"Me, too. Whenever I find the time." Turning somber, his brown eyes crisscrossed my face. "Are you going to tell me about Nick?"
"I mean, I know about the pole vaulting accident in college—his pole snapped when he was eighteen feet in the air. Broke his back, but he recovered, didn't he?"
I looked out across the grassy park. "He recovered perfectly," I said. "I can't imagine anyone braver or more determined than Nick."
I explained that he was in intensive care for twenty-two days, teetering between life and death. Nick went from wearing a halo in a hospital bed to a wheelchair, no halo; and after five months in the hospital, he went home. With lots of therapy, he slowly began walking again. He graduated from college a year after his fall, ambling across the stage, fully recovered.
"A miracle," Dennis said.
"You would've been proud of him—I was. He fought so hard."
"You were still engaged?"
I shook my head.
"Look, Julie, you don't have to tell me, it's none of my business, anyway."
"No, it's all right," I said and smiled, eager to prove what I was about to say was true. "I've been over him for a long while." I brushed a strand of hair off my cheek. "Nick fell in love with his physical therapist. They were married after he graduated. They moved out West to where she was from. Oregon, I think."
Dennis frowned in disbelief.
I reached across the table and patted his shoulder. "It's all right," I said. "I'm okay. Honest."
"What about now?" Dennis asked. "You haven't found someone else?"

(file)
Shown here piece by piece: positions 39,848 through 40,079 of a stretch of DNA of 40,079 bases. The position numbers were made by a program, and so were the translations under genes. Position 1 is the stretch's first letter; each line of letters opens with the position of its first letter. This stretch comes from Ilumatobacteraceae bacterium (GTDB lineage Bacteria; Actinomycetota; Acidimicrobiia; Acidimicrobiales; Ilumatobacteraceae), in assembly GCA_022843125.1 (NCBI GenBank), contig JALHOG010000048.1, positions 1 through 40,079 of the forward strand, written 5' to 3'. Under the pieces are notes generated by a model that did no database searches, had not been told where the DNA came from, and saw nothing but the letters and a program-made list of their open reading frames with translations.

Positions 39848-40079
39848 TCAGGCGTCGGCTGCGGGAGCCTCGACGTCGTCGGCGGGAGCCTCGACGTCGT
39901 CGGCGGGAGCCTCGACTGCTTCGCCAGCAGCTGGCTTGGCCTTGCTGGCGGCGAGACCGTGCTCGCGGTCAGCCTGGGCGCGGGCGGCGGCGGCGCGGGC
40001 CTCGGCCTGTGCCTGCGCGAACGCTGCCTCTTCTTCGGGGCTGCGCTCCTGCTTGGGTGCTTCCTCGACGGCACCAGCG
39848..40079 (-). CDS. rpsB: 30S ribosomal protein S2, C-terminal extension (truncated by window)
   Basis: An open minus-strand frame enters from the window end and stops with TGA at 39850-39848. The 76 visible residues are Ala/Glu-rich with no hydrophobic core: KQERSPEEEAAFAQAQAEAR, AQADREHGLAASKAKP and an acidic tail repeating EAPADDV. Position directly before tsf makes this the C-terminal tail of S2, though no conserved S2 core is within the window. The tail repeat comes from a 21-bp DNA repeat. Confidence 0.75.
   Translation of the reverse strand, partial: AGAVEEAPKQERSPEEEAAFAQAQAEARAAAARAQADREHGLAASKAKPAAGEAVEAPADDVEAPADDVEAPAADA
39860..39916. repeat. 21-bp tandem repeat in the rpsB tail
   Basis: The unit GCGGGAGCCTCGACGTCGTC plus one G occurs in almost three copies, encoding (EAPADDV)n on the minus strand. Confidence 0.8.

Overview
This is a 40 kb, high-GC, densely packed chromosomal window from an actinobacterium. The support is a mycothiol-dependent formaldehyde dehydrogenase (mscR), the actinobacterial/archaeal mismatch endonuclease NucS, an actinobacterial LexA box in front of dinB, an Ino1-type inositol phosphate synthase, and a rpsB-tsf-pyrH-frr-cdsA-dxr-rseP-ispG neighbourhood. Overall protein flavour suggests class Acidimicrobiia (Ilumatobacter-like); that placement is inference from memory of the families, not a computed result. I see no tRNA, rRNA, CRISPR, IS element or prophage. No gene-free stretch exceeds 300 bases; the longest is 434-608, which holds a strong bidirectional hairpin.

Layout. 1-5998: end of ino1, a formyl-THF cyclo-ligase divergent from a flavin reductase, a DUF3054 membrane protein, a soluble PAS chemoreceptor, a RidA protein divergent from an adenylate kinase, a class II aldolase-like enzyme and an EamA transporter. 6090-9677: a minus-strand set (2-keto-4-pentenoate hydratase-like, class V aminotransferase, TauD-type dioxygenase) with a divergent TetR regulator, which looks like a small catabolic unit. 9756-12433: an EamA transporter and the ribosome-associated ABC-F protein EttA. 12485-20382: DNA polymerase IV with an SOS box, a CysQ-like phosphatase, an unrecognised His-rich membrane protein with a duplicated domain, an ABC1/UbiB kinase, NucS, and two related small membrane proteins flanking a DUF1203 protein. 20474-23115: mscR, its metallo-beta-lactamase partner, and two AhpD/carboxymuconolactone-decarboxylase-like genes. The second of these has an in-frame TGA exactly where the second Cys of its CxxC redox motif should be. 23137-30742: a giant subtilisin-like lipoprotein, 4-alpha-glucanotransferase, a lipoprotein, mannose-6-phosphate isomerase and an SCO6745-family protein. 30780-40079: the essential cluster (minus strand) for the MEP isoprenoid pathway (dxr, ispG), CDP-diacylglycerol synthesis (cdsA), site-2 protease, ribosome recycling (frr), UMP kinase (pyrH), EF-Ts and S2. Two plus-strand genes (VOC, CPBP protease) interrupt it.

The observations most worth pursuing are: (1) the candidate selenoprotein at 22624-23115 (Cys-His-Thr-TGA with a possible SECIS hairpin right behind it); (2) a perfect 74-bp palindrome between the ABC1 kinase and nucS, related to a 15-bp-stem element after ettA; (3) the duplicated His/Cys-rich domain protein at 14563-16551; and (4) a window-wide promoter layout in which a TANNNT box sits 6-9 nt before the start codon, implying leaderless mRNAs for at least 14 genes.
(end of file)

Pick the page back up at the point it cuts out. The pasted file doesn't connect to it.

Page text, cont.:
I shrugged. "I'd gone through high school and college not thinking about other guys, other possibilities. I still haven't, I guess. "
"But you should..."
"And I've been busy."
"'re beautiful."
My face heated up again with a blush. "Thank you." The last person to tell me that had been Nick. "But what's with you?" I said. "Wife? Kids? A weatherman who brings nothing but sunny skies?"
He laughed. "Like today?"
"Seriously," I said.
"Well, I've worked all over—St. Louis, Omaha, Sioux City. But no wife and kids. I never had a chance to settle down. I'm looking forward to finally staying put."
Finished with lunch, we started walking up Main Street to the library, side-by-side, chatting about how little the town had changed. We passed the jewelry store where Nick had bought our engagement ring. What a totally dark, stormy day in my life it had been when I gave the ring back.
When we stopped in front of the library, Dennis said, "Where do you run? When?"
"Duck Creek Bike Path. Usually about seven."
I loved the soft smile that curved his lip. "Would you care if I joined you?" he asked.
I blinked. Was he serious? "I'd be delighted."
"Seven." He said, and squeezed my hand, a tingle shooting through me.
I watched him cross the street, headed for his car. Then he turned and yelled, "Don't forget! Seven!" He tilted his head toward the sky. "Even if it's raining!"
But I didn't care if it rained or not. Dennis had brought a sudden glimpse of sunshine back into my life.
The End
Enjoy Reality! Contemporary YA fiction with an impact. Visit: